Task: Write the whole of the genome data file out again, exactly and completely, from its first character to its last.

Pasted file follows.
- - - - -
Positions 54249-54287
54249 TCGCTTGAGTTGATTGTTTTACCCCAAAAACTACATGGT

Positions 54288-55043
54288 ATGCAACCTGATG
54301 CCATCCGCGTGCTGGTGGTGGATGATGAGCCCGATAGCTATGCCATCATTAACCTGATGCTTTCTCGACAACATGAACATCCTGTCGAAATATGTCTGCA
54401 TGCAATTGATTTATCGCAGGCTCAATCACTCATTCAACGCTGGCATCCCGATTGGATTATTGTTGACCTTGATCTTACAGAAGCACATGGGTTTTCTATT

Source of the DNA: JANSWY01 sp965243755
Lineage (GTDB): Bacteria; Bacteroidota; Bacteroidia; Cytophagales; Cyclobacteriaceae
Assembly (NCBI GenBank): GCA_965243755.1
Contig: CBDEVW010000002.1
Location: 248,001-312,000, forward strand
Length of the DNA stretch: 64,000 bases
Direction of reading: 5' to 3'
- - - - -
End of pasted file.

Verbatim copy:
Positions 54249-54287
54249 TCGCTTGAGTTGATTGTTTTACCCCAAAAACTACATGGT

Positions 54288-55043
54288 ATGCAACCTGATG
54301 CCATCCGCGTGCTGGTGGTGGATGATGAGCCCGATAGCTATGCCATCATTAACCTGATGCTTTCTCGACAACATGAACATCCTGTCGAAATATGTCTGCA
54401 TGCAATTGATTTATCGCAGGCTCAATCACTCATTCAACGCTGGCATCCCGATTGGATTATTGTTGACCTTGATCTTACAGAAGCACATGGGTTTTCTATT

Source of the DNA: JANSWY01 sp965243755
Lineage (GTDB): Bacteria; Bacteroidota; Bacteroidia; Cytophagales; Cyclobacteriaceae
Assembly (NCBI GenBank): GCA_965243755.1
Contig: CBDEVW010000002.1
Location: 248,001-312,000, forward strand
Length of the DNA stretch: 64,000 bases
Direction of reading: 5' to 3'